Discovered (or known) resources can be divided into proved reserves and prospective or unproved (probable and possible) resources. ‘Proved reserves’ are the quantities of oil or gas from known reservoirs and expected to be recoverable with current technology and at current economic conditions. Prospective resources are those that may be recoverable in the future with advanced technologies or under different economic conditions. The application of these distinctions is becoming blurred, For example, in 2003 Canada restated its reserves including its enormous non-conventional oil or tar sands with its conventional oil reserves.
The global energy community is currently engaged in debate about the extent of the world’s remaining oil reserves and the rate of their depletion. Traditional orthodoxy is being challenged and the actual definitions of the resource itself and of the term ‘reserves’ are under scrutiny.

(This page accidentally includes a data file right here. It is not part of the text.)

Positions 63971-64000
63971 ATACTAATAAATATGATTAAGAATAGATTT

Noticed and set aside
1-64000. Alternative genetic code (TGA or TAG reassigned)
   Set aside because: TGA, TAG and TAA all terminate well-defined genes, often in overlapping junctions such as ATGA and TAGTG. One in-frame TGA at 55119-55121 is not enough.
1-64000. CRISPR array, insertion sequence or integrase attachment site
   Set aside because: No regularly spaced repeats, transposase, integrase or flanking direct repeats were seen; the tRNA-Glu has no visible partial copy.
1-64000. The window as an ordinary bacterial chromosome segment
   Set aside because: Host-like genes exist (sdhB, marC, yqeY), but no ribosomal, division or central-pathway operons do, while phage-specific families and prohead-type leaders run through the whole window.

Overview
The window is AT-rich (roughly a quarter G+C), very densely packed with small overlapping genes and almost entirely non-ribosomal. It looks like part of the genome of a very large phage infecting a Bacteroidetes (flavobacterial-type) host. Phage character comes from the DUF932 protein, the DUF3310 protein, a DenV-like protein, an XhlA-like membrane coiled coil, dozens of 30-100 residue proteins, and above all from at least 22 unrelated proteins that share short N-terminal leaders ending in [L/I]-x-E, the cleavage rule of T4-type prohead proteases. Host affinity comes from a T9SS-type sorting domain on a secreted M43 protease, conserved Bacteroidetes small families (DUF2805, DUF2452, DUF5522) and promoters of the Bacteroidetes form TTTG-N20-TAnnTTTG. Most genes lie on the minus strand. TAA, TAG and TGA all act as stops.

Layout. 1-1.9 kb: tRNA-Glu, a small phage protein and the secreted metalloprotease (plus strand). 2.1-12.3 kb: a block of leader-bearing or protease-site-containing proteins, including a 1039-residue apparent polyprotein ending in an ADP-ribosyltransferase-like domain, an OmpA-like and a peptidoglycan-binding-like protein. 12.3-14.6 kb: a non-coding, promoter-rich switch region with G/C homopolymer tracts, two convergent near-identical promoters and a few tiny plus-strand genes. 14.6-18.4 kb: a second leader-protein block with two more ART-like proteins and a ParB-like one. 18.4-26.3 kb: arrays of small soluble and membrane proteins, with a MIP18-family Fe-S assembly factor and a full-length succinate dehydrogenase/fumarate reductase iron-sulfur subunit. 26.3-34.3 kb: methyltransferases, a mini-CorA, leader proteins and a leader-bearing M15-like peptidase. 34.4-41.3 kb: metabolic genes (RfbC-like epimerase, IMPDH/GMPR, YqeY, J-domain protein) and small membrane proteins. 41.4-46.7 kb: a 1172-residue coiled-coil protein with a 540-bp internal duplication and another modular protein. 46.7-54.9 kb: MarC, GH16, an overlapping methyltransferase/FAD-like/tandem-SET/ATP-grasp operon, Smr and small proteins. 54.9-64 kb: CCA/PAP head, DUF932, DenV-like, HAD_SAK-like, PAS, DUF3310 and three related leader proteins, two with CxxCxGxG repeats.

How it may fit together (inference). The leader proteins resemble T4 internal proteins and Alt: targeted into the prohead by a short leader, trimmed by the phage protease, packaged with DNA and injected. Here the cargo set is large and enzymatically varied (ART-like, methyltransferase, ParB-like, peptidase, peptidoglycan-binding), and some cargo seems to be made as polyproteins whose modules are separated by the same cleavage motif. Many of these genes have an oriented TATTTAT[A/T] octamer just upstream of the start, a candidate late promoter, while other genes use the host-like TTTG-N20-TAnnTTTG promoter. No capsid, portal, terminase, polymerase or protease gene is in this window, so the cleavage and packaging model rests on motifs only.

Some experts argue that worldwide conventional oil production will peak within the next few years. This prediction is based on a methodology advanced by M King Hubbert, which concludes that while the production of oil can increase for some period of time, it eventually reaches a maximum and then declines until the resource is totally depleted. In 1956, Hubbert used this methodology to predict correctly that US oil production would peak in the early 1970’s.
However, others argue that, while conventional resources may be limited, the world has enormous resources of unconventional oil which are increasingly competitive with conventional crude. One outstanding example is the case of Canada’s oil sands. However, shale oil has been attracting a lot of attention following breakthroughs in hydraulic fracturing used in shale gas production.